If the date is confirmed, the find could transform thinking about the peopling of the Americas.
Until Luzia, named as a playful homage to Lucy, the 3.2-million-year-old human ancestor found in Africa, the oldest known human remains recovered in the Western Hemisphere were those of a woman found in Buhl, Idaho, and repatriated to the Shoshone tribe in 1991. Radiocarbon dating tests have established the age of that skeleton as a bit more than 10,000 years old.
Dr. Neves suggests that Luzia belonged to a nomadic people who began arriving in the New World as early as 15,000 years ago.
Computerized reconstruction of Luzia’s face. Skin color and hair features are suppositions. Credit: Cicero Moraes – www.ciceromoraes.com.br
The earliest known human skulls in South America, from 12,000 to 6,000 years old, are similar to those of indigenous Australians. They do not resemble those of the Clovis people, who crossed into North America from Siberia via the Bering Land Bridge around 15,000 years ago, and are generally considered the ancestors of all indigenous New World peoples.
Circumstantial evidence that Australians may have reached South America first also includes bones painted with red ochre like the Aboriginal Lake Mungo remains, and the rock shelters of Pedra Furada in Brazil, which contain stone artifacts dated as old as 60,000 years, roughly the same age as the first signs of human activity in Australia.
Among living South American Natives, the Yaghan and other peoples of Tierra del Fuego are the only ones to retain such Australoid features. DNA studies support Neves’ theory, showing a mixture of Siberian and Australian genetic markers among Fuegians.
This means that if Dr. Neve’s theory is correct, more than 12,000 years ago, Australoid peoples either migrated through northern Asia and North America without leaving a trace, crossed the Pacific Ocean directly by boat, or island-hopped from Australia to Antarctica and then to South America.
Who discovered America has been debated for a very long time. Over the years it has been suggested that the ancient Chinese, the Vikings, the Arabs, The Africans, the Italians, the British or the Polynesians among other were the first to set foot on the shores. Whoever came first in ancient times remains unknown, but it was not Christopher Columbus.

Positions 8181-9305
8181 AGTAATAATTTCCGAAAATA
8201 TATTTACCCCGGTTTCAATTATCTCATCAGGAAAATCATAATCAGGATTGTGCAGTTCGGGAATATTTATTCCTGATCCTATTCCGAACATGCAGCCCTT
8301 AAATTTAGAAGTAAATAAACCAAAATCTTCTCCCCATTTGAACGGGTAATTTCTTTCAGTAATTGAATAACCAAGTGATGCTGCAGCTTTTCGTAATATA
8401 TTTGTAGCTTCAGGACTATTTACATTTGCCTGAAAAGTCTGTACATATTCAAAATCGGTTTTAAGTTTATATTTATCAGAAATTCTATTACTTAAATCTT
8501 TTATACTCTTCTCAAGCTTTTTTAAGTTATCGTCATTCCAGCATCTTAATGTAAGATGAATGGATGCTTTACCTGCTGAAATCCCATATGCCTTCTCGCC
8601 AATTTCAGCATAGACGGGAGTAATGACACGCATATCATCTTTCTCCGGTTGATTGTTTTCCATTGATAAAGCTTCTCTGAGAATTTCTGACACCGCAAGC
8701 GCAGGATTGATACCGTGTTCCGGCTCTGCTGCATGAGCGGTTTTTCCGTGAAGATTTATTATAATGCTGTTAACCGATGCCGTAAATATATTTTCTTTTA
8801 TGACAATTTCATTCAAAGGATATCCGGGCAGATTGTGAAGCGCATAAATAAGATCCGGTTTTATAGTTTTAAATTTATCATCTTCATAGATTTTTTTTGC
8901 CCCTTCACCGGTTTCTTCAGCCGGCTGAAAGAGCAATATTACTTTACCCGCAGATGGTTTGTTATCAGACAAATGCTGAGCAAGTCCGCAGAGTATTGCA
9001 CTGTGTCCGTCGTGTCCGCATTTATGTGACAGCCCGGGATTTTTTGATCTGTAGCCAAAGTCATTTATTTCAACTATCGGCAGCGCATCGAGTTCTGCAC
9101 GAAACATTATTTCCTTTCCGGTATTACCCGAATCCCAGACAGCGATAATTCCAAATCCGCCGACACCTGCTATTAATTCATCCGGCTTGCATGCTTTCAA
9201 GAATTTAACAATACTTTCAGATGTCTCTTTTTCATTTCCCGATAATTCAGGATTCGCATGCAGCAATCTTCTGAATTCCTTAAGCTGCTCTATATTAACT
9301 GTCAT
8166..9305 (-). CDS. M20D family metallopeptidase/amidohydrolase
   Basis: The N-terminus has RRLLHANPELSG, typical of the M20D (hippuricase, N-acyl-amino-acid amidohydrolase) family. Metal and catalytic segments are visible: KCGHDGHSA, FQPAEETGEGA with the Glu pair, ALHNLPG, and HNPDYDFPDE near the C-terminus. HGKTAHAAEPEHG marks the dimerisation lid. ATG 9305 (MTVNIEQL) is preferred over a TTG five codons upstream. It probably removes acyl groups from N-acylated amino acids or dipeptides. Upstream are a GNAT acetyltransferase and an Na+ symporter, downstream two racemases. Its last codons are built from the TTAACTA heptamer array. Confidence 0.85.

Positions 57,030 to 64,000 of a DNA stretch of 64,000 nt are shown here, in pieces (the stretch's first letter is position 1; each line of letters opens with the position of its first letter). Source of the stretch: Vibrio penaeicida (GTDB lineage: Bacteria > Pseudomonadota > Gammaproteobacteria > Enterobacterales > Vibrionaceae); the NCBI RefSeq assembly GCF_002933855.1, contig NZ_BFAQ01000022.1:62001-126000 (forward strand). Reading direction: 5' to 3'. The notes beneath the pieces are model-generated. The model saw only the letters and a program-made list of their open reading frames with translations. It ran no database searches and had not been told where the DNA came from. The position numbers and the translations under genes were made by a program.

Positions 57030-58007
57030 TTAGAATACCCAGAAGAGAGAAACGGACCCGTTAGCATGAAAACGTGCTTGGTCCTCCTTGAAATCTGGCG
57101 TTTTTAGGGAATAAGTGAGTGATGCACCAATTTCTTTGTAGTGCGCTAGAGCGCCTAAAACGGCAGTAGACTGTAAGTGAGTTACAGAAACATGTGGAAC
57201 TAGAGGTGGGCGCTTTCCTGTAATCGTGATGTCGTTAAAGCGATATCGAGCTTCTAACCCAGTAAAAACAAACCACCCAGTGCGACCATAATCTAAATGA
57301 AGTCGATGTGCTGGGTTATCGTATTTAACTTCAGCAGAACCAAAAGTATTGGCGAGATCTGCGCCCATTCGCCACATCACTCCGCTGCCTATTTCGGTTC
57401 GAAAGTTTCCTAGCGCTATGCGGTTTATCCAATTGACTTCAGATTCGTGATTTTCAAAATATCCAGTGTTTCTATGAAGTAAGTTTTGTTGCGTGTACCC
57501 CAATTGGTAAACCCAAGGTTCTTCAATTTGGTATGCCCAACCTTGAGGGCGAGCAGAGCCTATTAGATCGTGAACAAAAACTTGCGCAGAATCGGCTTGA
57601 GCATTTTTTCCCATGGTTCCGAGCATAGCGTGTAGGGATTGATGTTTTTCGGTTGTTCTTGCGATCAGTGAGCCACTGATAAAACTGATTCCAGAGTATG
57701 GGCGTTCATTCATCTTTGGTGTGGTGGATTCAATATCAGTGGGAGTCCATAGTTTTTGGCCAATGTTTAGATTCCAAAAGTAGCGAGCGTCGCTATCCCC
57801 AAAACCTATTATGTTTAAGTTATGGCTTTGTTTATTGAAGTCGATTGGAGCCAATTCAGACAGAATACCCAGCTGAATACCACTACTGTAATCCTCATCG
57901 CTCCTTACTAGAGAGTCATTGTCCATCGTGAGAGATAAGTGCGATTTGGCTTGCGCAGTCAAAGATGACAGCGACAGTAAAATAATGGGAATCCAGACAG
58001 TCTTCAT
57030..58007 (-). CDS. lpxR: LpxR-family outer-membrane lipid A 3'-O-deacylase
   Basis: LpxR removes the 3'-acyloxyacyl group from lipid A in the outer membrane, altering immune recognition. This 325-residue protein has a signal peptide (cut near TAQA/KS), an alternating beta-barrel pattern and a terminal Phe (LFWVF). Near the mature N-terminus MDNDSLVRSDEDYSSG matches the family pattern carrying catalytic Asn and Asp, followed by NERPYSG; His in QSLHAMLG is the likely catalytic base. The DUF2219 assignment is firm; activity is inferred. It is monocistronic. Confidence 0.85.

The masks and bodypainting of the Yaghan (sometimes also called Yamana) people are truly astonishing and very unusual and closely linked to their mythologies and ancient rituals.
The masked figures appeared in initiation rites and were used to impersonate powerful spirits. Worn by already initiated members of the men’s lodge, they would appear to the younger male initiates as manifestations of spirits they were raised to be fearful of and the effect would be truly startling. The initiates would have to fight the spirits and unmask them to learn the truth, and then they would be told the story of world creation and the origin of the masks:
In the time of the Ancestors, all things walked the earth as people. The Sun, the Moon, the Mountains were all people
Women ruled, and to maintain their rule they created a secret lodge. Led by Kra, the Moon woman, they would wear bark masks and bodypaint themselves and they would appear to the men so disguised, saying they were the powerful spirits who stayed with the women in their lodge. They would frighten the men and order them to stay away. Kran, the Sun man, discovered the deception. He and the men chased, beat and killed the women. Then they created the men’s lodge and their own spirit masks and disguises.
Written by Ellen Lloyd – AncientPages.com
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About the author:Ellen Lloyd – is the owner of AncientPages.com and an author who has spent decades researching history, ancient mysteries, myths, legends and sacred texts, but she is also very interested in astronomy, astrobiology and science in general